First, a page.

Meeks Knocks Proposed Tax Changes
Congressman Gregory Meeks recently testified before the City Council regarding the proposals of President Bush’s Tax Reform Panel,
“It is good to have this opportunity to voice my concerns and opposition to the recommendations for changes to the tax code made by President Bush’s advisory panel on tax reform. I would like to start by commending Chairman Weprin for bringing attention to this important issue with his resolution rejecting the proposals of the Advisory Panel. There were many disputable recommendations made by the panel, but I am most concerned with the proposed elimination of the deductibility of state and local taxes to be replaced with the deduction for mortgage interest. I believe implementation of this recommendation would be fiscally disastrous for New York City.
“The question of who benefits and who loses under these proposed reforms and the extension of current tax cuts is of huge importance. In 2005 Americans will pay about $2.1 trillion in combined federal taxes, including income, payroll, and excise taxes, or about 16.8 percent of gross domestic product. The deduction of State and local taxes is the second largest itemized deduction claimed on Federal Tax returns, only the deduction of home mortgage interest is larger. I mention these figures to emphasize the magnitude of the Federal tax system and the profound impact that changes to it can have on the economy and individual taxpayers.
“Based on our current income tax system, repeal of the deduction for State and local income taxes would amount to tax increase for at least 45 million individuals at an average increase of $1,700. To make matters worse, the repeal would increase the tax obligation of homeowners and residents that live in states where they have an above average tax burden. New York fits that criterion. There is no doubt that this change will hurt the residents of large urban cities, like New York City, that have a greater need for government services.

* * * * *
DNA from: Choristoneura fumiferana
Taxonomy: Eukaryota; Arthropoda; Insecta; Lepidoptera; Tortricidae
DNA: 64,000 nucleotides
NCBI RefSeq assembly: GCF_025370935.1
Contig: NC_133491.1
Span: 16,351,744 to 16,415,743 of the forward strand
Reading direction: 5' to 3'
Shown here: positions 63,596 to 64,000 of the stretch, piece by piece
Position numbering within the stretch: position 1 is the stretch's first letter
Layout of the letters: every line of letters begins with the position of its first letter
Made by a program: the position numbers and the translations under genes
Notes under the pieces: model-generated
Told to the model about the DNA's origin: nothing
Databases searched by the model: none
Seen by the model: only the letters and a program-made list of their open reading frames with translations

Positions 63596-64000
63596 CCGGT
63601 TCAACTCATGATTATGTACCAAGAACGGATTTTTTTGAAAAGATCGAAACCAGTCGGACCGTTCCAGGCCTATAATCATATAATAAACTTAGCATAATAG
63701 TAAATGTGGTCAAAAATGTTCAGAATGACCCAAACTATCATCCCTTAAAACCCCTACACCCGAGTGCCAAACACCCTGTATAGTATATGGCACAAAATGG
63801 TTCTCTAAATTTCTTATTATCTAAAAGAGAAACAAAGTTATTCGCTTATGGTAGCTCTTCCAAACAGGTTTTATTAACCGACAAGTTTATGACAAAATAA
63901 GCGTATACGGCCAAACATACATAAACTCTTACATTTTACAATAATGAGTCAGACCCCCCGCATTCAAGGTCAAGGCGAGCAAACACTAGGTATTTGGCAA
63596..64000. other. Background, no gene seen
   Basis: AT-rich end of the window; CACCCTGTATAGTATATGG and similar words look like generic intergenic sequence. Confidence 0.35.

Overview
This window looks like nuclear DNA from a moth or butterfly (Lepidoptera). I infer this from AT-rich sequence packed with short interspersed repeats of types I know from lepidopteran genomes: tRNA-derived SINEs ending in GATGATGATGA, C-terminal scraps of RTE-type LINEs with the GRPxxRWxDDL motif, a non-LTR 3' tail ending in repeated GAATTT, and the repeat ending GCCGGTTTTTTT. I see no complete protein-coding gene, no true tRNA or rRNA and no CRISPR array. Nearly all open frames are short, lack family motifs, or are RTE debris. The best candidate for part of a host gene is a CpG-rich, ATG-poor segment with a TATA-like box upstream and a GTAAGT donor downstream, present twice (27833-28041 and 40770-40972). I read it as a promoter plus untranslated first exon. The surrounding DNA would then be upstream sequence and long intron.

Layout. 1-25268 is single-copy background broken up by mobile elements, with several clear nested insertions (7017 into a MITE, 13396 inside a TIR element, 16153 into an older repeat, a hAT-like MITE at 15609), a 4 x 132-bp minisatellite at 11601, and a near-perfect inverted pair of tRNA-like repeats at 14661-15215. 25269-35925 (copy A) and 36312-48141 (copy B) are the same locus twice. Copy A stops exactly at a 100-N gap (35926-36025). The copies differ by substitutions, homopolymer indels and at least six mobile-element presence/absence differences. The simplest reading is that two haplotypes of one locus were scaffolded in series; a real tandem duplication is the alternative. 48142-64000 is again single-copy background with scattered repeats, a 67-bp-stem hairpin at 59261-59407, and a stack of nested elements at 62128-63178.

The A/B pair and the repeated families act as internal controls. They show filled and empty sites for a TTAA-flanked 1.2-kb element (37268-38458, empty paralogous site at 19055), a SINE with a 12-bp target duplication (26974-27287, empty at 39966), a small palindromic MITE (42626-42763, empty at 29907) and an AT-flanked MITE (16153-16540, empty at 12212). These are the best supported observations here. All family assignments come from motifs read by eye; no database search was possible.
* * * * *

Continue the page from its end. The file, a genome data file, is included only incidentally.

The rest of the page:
“The tax recommendations have come at a time when the Majority party in Congress is particularly focused on making sure that Americans with incomes over $1 million hold on to the their tax breaks, while doing nothing to ensure that middle-income Americans will have relief from the unwieldy Alternative Minimum Tax. Outrageously, the House of Representatives has a tax bill that does not include AMT adjustments that would help restrain the impact of the tax. In other words, we are looking at tax cuts for the rich paid for by everyone else. This approach means higher taxes for 19 million more people in 2006. Who are the biggest losers? Under this scheme the biggest losers are middle class and working class families that have children and live in high tax areas.
“In Washington, Republicans are determined to change the tax code and cut taxes. I know that there are differences in the way the two parties view taxes. I also recognize that many times the divide between Federal, State and local government results in limited conversation across jurisdictions. I am here today, because I believe we must rise above party and government lines to push against tax policies and plans that harm our constituents.
“New York is an attraction for workers and businesses worldwide. The benefits that stem from that draw and the distinctiveness and strength of this city should easily stimulate an economic engine that puts families into a prosperous middle class. Unfortunately, that has not been the fate of too many hard working New Yorkers. Tax policies that benefit the wealthy while ensnaring the working and middle class only exacerbate that reality. I must oppose the agenda of the current Presidential Administration and Congressional Majority because it is creating a greater divide between the haves and have-nots.
“John F. Kennedy once said, “If a free society cannot help the many who are poor, it cannot save the few who are rich.” If we become too consumed with protecting the wealthy in our society, surely President Kennedy’s statement will prove to be prophetic and we will all be worse off for it.”